26 Years Later -- Goals? Why Do We Need Them?

I just found two speeches I wrote when I was 18 years old (now I'm 44). Below is one of them (I'll post the other one later):

Goals. Why do we need them. Goals help us establish meaning and values in our lives. They give us a purpose in life. When we strive for goals, we are adding growth and identity to our lives. Everyone needs to determine some kind of goal. Viktor Frankl quotes Nietzsche in his book saying, "He who has a 'why' for living can bear with almost any 'how.'" Cases of extreme deprivation such as the concentration camp experience in the past wars illustrate the human need for a sense of direction and purpose; those who lost all sense of meaning and gave up hope, died. Although we are not faced with such extreme conditions, the lack of meaning seems to be a pressing and pervasive problem in our society. Many who are fortunate enough to achieve power, fame, success, and material comfort nevertheless experience a sense of emptiness. Although they may not be able to articulate what it is that is lacking in their lives, they know that something is amiss. The astronomical number of pills and drugs produced to allay the symptoms of this "existential vacuum" -- depression and anxiety -- are evidence that allow us to make sense out of our place in the world.

It's a good idea for you to sit down and ask yourself these questions: In what direction am I moving in my life? What steps can I take to make the changes necessary in my life that I decide I want to make? What do I have to show for my years on this earth so far? Where have I been, where am I now, and where do I want to go? Where do I want to be as a person in a year, five years, 10 years, or further into the future?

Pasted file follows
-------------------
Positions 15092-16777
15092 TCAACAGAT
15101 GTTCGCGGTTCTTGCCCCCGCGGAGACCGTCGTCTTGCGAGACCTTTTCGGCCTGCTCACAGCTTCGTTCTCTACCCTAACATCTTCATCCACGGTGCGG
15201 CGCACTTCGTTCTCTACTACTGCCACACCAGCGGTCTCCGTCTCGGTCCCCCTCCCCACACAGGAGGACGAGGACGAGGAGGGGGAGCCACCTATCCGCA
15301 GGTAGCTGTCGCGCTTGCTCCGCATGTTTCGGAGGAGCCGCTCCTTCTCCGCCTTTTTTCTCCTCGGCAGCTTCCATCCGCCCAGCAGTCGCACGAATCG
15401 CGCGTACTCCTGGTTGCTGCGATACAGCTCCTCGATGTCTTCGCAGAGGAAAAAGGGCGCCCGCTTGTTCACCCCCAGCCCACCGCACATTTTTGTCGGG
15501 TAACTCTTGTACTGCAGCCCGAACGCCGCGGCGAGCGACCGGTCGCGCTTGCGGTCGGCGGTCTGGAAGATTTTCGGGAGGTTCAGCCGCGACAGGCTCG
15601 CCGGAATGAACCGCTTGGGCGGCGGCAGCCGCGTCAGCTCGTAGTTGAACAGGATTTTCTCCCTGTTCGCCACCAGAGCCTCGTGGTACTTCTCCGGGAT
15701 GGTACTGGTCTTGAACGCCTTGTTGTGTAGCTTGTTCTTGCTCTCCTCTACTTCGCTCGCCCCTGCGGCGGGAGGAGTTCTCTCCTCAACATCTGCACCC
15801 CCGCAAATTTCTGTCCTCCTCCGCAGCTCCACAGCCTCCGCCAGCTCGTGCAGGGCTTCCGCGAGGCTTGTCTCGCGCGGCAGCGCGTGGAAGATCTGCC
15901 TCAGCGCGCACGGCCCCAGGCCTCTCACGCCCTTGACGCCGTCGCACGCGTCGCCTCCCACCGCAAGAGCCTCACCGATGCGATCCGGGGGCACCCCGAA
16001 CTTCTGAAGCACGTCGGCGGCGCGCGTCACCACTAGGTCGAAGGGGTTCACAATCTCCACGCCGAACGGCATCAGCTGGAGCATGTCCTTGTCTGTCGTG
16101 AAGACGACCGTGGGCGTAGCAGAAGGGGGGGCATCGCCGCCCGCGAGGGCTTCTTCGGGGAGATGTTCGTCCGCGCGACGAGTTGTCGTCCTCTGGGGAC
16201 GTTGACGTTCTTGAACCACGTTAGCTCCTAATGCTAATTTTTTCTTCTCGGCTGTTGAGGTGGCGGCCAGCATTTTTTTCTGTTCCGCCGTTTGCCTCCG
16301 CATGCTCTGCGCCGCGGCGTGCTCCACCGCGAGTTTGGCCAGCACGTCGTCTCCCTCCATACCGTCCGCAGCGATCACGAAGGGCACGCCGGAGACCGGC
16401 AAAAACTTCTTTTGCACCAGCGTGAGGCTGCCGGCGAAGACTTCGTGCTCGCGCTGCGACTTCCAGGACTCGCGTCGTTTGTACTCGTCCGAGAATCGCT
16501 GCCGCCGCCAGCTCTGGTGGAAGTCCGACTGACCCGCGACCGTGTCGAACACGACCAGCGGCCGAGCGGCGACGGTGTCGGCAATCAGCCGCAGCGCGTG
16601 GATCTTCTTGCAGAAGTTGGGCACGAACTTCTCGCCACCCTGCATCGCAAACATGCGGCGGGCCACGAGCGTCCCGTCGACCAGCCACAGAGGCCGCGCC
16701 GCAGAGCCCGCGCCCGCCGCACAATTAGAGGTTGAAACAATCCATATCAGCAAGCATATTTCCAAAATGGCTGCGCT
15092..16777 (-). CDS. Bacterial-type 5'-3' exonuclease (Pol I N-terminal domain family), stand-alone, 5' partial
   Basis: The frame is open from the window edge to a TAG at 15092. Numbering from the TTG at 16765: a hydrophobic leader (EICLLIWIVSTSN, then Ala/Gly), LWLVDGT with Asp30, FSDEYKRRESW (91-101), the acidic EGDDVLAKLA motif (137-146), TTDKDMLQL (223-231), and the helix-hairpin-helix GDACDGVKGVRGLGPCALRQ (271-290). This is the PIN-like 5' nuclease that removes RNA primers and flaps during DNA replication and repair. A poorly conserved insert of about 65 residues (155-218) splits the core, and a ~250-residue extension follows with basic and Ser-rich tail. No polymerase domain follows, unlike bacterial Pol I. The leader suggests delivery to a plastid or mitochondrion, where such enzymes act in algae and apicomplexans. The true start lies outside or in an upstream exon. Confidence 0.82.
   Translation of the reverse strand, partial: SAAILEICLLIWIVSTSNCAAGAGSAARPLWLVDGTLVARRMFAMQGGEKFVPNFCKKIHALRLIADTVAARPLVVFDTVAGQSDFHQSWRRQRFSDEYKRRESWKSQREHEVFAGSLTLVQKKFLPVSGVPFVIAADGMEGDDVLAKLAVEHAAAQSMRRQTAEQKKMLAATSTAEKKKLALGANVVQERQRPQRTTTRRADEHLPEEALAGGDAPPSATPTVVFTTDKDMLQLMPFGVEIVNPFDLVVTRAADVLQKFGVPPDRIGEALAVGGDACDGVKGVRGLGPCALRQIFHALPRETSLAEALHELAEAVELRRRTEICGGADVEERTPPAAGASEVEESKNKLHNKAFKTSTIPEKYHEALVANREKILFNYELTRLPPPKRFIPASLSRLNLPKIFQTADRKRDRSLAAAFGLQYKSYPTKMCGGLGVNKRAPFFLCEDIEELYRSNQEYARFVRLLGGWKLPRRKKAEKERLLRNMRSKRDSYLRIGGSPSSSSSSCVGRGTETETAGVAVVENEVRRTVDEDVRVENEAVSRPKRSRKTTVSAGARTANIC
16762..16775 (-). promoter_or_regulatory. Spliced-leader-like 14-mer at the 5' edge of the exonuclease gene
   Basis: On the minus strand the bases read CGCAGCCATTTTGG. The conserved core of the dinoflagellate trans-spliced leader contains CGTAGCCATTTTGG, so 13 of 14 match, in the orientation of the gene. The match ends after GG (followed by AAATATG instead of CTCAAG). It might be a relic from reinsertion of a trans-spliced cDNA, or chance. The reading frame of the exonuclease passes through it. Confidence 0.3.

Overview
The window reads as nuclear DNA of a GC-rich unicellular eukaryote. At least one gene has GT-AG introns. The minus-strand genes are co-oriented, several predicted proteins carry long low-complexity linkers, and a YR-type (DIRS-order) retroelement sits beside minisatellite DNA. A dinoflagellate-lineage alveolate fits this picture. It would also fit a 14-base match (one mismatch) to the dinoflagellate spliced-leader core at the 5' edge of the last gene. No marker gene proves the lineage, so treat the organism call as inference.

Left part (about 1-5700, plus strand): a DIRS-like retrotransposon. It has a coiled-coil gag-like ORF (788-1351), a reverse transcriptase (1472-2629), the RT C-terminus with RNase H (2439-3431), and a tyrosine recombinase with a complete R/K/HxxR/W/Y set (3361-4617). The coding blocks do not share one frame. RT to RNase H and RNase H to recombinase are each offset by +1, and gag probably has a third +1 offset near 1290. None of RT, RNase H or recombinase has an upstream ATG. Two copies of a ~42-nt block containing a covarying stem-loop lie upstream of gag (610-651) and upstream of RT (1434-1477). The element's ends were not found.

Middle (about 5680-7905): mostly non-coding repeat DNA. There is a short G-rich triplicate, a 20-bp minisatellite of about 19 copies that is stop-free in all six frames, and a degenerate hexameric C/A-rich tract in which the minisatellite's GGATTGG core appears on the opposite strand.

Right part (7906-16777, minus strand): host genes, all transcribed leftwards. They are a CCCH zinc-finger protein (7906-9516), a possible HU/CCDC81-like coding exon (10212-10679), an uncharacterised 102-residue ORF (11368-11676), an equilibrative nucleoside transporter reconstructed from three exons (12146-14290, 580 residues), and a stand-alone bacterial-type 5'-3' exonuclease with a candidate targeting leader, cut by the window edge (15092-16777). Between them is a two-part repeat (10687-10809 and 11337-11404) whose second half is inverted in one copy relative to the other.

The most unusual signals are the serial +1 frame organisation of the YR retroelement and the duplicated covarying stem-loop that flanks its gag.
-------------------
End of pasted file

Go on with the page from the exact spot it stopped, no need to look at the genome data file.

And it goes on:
Once you have answered these questions, actively engage in a search for meaning in your life. It is not automatically bestowed upon you. Goals don't have to be far in the future, either. They can be short term or long term. Short-term goals could be losing 5 lbs. in a month or making an A on your next Spanish test. Long-term goals could be graduating from college in four years, getting married and raising a family, making a million dollars in 10 years, or buying a house in 15 years. Whatever type you choose, achieve the goal -- then set a new one. If we don't continue setting new and challenging goals, we become bored and don't know what to do with ourselves. Consider, for example, the tragic suicide of Freddie Prinze of "Chico and the Man" fame. Here was a famous actor who had reached success and wealth at an early age of 21 or 22. When he had reached his goal of becoming rich and successful, he felt that he had nothing else to achieve, and thus, nothing to live for.

I encourage all of you to write a paper outlining your goals. Begin by asking who you are at this time, and what influences have contributed to the person you are now. List your influences during childhood and adolescence, attitudes concerning love and sex, intimate relationships, family life, death and meaning. Ask who you want to become, what your future plans are for an occupation, your future with others, and future plans for yourself (i.e., how you would like to be 10 years from now, your priorities for the future, your view of the good life, choices you see as being open to you now, and other aspects of your future). Writing a paper of this sort can help develop your philosophy of life, and help you decide your ultimate goals.

Seeking meaning and purpose in life is an important part of your personal growth.

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